USSF series recap
- Tier 2: NASL
- Tier 3: USL-Pro
- Tier 4: NPSL and PDL
- Tier 5: USASA and USCS
There are a lot of things I could say about MLS here in my fifth and final installment of my USSF series. That the league was famously unstable in its early years, that spasms of contraction threatened the base of support, and that the league was probably closer to shuttering at one point than the general public knows. And, finally, that it is solvent beyond our wildest, Pearl Jam-infused dreams from 1996. But none of it is particularly instructive in the sense that MLS is what we do, what we know and what we follow.
And in any case, MLSsoccer.com's Matthew Doyle laid out many of the points on which I would have touched in this well-reasoned article a month ago. He even plumbs the depths of the lower tiers a bit, our stomping grounds, and the shady wastes of the land between MLS and the rest of the pyramid.
The title up there is purposefully (and perhaps a tad satirically) grandiose and hyperbolic. The tie-in is entirely self created. The "great tie-in" is essentially the result of your own analysis meeting a healthy spine made of facts. What do we know and what can we do? I'd like to open the floor for discussion, questions, answers, madly angry missives, quiet platitudes and whatever else. My take, and I'm sure Sunil Gulati agrees, is that well reasoned conclusions come from a panel of intelligent, calm, deliberate people discussing informed options, facts and opinions. Here are a few of my final take-aways. Feel free to add yours. That's what this is all about, right?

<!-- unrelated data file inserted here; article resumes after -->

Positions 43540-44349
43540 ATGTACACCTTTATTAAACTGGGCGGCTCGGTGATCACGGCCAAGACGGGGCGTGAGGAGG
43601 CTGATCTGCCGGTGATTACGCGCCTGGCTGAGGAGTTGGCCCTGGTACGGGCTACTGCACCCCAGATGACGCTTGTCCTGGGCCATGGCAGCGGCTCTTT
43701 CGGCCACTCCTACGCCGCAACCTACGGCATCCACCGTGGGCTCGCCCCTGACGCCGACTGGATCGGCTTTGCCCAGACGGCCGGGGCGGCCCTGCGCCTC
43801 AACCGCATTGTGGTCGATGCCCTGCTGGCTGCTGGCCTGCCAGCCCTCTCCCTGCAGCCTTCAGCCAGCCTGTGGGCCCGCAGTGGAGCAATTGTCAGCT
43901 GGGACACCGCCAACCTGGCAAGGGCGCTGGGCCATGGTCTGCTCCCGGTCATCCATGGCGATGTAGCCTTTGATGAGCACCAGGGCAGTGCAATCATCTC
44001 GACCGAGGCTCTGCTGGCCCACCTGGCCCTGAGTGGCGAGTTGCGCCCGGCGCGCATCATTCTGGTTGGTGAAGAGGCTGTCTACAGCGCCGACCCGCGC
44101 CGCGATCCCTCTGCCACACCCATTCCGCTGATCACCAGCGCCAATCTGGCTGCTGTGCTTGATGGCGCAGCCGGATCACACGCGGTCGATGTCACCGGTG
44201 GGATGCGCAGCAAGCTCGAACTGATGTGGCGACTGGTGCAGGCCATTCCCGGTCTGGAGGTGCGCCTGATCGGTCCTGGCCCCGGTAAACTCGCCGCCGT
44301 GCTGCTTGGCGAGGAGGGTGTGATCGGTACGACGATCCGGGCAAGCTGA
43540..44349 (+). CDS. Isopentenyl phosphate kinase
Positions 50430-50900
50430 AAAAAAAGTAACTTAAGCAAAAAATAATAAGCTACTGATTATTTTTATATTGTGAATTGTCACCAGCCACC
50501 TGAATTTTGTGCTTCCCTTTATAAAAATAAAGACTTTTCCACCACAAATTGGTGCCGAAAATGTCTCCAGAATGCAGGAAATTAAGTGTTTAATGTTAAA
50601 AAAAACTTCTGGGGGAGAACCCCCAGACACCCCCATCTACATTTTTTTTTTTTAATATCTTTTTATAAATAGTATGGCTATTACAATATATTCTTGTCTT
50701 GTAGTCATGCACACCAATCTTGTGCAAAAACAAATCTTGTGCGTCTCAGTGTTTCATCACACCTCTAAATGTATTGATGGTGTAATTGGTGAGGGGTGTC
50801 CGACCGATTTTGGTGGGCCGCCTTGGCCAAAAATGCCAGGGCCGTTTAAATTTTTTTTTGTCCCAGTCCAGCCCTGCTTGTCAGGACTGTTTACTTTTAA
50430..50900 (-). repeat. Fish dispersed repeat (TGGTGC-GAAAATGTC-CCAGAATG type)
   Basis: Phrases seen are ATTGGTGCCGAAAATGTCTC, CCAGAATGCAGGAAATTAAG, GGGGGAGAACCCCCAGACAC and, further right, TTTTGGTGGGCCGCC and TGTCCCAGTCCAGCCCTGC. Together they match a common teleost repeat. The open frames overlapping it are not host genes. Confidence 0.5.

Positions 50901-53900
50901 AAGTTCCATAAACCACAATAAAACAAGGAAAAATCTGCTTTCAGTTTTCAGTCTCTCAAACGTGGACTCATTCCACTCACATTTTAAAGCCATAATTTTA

— MLS has to figure out a way to translate its success to its brethren in the lower tiers, yes, but the lower tiers have to figure out a way to capitalize themselves in the interim. That means borrowing from successful models like San Antonio and Orlando and importing real soccer culture. NASL and USL-Pro clubs cannot rely on the cache provided by professional soccer, and thus must appeal to their soccer diehards first. This requires a front office with a real underpinning of understanding — an understanding of social media networking, the evolutionary future of the internet and how to better connect with followers through viral marketing. If you can't provide your fans with David Beckham or Tim Cahill or even Chad Marshall, you need to appeal to their sense of interest in other ways. Innovate. Learn. Grow. But above all, respect the fans you cultivate. They are the tide that will float your ship.
— Constant reorganization and league overhauls are inevitable on our amateur/semi-pro levels. Just look at the English National League System, which some federations hold up as a biblical standard for lower-tier organization. Even the English FA, which has a dizzying number of clubs to manage, took a stern look at its system and underwent a three-phase change beginning in 2004 that added a tier to the NLS system and bumped a further six tiers down a level. The league that previously occupied the tier that the newly created Conference North/South supplanted had been in continuous operation since 1894. To think we won't undergo more seizures of collapse, reorganization and structural reformation at this stage in the game is naiveté. The key is to weather the 'quakes with grace and continue to look for answers as situations arise. Staying malleable and open to change amidst storms is so very key for us right now.